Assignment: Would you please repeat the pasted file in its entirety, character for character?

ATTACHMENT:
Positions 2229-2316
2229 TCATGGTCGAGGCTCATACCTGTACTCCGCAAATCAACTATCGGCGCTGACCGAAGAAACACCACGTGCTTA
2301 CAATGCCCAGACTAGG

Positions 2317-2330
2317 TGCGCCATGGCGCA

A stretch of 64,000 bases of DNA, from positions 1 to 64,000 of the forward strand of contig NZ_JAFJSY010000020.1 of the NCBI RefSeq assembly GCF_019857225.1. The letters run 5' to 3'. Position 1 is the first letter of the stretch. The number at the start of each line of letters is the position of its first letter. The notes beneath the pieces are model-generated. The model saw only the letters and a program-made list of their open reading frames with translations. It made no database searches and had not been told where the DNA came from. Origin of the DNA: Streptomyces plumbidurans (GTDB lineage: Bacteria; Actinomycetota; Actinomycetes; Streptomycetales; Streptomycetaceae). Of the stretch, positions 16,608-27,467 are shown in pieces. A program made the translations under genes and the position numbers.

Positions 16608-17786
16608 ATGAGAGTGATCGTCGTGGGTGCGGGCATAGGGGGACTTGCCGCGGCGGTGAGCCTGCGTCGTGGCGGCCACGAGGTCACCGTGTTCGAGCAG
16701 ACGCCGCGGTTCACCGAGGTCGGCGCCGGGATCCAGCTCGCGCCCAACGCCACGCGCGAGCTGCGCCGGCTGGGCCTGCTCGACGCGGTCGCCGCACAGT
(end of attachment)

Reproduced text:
Positions 2229-2316
2229 TCATGGTCGAGGCTCATACCTGTACTCCGCAAATCAACTATCGGCGCTGACCGAAGAAACACCACGTGCTTA
2301 CAATGCCCAGACTAGG

Positions 2317-2330
2317 TGCGCCATGGCGCA

A stretch of 64,000 bases of DNA, from positions 1 to 64,000 of the forward strand of contig NZ_JAFJSY010000020.1 of the NCBI RefSeq assembly GCF_019857225.1. The letters run 5' to 3'. Position 1 is the first letter of the stretch. The number at the start of each line of letters is the position of its first letter. The notes beneath the pieces are model-generated. The model saw only the letters and a program-made list of their open reading frames with translations. It made no database searches and had not been told where the DNA came from. Origin of the DNA: Streptomyces plumbidurans (GTDB lineage: Bacteria; Actinomycetota; Actinomycetes; Streptomycetales; Streptomycetaceae). Of the stretch, positions 16,608-27,467 are shown in pieces. A program made the translations under genes and the position numbers.

Positions 16608-17786
16608 ATGAGAGTGATCGTCGTGGGTGCGGGCATAGGGGGACTTGCCGCGGCGGTGAGCCTGCGTCGTGGCGGCCACGAGGTCACCGTGTTCGAGCAG
16701 ACGCCGCGGTTCACCGAGGTCGGCGCCGGGATCCAGCTCGCGCCCAACGCCACGCGCGAGCTGCGCCGGCTGGGCCTGCTCGACGCGGTCGCCGCACAGT